4. That reminds me of a lecturer who bragged that, when asked a question by a student, he had told a student to "look in your notes". Later, in an (informal, lunchtime) discussion over savimg money I suggested that an A board, as found on the pavement outside a restaurant, with "look in your notes" chalked on it would save money. Brought the house down with laughter. William
  5. But it is no skin off the nose of the desktop users if someone else gets a good deal on a different product. If everybody gets all the facilities, then good luck to them and happy computing I say. William
  6. Abstract emoji-compatible characters (previously known as abstract emoji, but changed so as to minimize the possibility of controversy over the naming of them). Previously I have produced various designs. Some for personal pronouns, and some others. http://www.users.globalnet.co.uk/~ngo/mariposa_novel.htm. I have now designed some abstract emoji-compatible characters to represent verbs. There are twenty-seven of them thus far. Here are some designs. The top row show three designs. The design idea is that each of those three designs can be thought of as a design type. For each of those design types, nine characters can be produced, by having either or both of the external to the square vertical blue lines present, and having either or both of the external to the square horizontal blue lines present. The lower row shows three example characters. I have not yet assigned meanings to any of them yet. I am thinking that a simple sentence would consist of four characters, zero or more emoji characters and zero or more abstract emoji-compatible characters. Firs character a noun or personal pronoun, picture or abstract. Second a tense indicator, one of present, future, past, pluperfect, and others. Third a verb character. Fourth a noun. For example, I am wanting a pineapple. would have three abstract emoji-compatible characters followed by an emoji character. A man is wanting a pineapple. would have an emoji character, followed by two abstract emoji-compatible characters, followed by an emoji character. William
  7. It might not have happened yet, but on a previous occasion after a while I saw that people who were in a "gimbal lock" situation each were promised an email with an offer. So, this time, maybe it will happen, maybe it won't. It is not good for a business to have customers who are cheesed off with the service received. William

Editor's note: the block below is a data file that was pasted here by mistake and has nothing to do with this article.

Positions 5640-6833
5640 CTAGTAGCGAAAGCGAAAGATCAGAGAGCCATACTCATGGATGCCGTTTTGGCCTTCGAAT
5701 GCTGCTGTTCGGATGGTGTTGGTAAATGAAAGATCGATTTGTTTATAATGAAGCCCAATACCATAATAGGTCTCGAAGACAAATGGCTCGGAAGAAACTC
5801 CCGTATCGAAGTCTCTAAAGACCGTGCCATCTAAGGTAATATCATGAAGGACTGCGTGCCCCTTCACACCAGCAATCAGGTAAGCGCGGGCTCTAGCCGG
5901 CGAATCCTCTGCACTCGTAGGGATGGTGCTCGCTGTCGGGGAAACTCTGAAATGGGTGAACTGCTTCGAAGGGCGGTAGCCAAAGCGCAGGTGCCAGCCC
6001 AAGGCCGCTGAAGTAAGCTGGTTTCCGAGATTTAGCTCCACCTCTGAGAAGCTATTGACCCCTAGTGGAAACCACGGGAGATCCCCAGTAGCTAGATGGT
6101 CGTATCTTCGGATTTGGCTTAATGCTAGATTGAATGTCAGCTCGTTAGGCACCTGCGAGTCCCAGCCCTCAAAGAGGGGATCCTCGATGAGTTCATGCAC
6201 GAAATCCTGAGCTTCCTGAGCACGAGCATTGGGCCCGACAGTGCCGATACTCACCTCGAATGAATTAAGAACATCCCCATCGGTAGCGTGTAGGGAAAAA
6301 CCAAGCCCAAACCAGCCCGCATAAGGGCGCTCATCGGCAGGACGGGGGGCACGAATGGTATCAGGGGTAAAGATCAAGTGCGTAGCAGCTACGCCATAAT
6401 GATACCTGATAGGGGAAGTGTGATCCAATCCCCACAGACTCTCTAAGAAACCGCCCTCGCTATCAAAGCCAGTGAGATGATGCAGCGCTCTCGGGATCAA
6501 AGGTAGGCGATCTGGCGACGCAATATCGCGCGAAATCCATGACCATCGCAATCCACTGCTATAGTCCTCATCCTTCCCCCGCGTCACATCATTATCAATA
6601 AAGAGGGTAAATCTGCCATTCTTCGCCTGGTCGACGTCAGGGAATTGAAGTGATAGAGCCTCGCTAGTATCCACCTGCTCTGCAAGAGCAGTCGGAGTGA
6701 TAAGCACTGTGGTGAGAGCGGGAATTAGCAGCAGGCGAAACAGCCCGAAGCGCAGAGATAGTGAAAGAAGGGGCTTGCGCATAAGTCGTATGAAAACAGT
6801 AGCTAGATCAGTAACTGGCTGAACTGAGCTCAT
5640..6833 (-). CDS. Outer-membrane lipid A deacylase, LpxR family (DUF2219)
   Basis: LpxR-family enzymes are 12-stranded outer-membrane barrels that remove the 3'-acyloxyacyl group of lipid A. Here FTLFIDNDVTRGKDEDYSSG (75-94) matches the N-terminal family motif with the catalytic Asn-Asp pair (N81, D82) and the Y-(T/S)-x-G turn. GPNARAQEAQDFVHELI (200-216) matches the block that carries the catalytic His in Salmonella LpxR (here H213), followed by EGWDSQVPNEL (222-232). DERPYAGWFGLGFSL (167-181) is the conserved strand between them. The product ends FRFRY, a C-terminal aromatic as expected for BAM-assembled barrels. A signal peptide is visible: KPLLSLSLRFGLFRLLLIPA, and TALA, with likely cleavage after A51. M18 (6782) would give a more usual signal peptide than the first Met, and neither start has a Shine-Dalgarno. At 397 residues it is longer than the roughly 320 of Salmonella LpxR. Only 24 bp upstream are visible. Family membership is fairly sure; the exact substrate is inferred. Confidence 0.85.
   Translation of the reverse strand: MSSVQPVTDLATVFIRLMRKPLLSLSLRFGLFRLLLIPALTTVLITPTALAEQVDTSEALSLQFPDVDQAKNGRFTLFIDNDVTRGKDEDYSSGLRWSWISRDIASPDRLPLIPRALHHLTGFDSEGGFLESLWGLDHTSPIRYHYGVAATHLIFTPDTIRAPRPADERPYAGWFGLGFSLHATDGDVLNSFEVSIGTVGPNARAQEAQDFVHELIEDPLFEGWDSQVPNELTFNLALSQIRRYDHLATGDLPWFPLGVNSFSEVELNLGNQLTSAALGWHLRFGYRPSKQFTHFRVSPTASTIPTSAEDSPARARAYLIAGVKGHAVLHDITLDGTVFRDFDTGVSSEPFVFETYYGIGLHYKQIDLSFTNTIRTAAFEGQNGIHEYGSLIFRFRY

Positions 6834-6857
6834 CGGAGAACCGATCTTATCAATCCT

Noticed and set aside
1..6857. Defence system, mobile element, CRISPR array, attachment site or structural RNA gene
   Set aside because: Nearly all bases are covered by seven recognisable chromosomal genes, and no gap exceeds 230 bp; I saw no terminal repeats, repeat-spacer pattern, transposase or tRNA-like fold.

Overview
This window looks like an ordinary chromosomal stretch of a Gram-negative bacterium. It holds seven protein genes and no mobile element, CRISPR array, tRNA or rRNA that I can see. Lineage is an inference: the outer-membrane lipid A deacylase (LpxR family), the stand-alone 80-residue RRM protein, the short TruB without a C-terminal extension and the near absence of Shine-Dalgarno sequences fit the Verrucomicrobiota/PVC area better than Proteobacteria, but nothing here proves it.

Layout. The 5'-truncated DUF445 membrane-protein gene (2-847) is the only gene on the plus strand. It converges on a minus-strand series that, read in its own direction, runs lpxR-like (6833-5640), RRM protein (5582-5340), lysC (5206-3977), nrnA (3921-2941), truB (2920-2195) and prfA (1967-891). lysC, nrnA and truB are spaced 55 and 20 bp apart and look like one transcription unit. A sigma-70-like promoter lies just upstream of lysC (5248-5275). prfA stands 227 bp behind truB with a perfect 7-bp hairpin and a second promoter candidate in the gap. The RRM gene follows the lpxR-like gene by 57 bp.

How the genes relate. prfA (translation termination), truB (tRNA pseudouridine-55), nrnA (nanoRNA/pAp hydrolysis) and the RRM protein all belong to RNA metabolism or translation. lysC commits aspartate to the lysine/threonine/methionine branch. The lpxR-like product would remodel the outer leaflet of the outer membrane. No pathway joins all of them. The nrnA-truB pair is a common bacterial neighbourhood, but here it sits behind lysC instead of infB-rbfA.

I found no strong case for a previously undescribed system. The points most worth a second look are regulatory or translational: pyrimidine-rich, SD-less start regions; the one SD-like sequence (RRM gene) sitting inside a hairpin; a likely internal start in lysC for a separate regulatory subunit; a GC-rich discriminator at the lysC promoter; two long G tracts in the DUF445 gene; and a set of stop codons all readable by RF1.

8. You might find https://punster.me/serif/ to be what you would like. It is run by @Alfred and is a polite forum, with nice people, some of whom were regular participants in the old Serif lounge. William
  9. Neither, it is excellent elucidation of prospective problems so as to magnificently minimize distressing disappointments. William
  10. Oh, so potentially one of those sort of "gimbal lock" things whereby Serif offers simultaneously a discount for m days and a free trial for n days and n is somewhat greater than m and then after n days when the trial period expires and the potential customer decides to buy the product the potential customer is ... er ... concerned, that the discounted price is no longer available. On the previous occasion I think that, after ... er ... feedback in this forum that Serif management allowed people who were in the "gimbal lock" to buy the product at the discounted price. So, is the situation the same as what happened last time, or is it now built-in to the process that if a prospective customer starts the trial during the discounted price period that he or she has the option of buying the software at the discounted price up until, say, the day after the trial period expires? Whichever way it is going to work, it would, in my opinion, be best if the situation is made clear now rather than ambiguity and scope for confusion and concern arising at a later date. William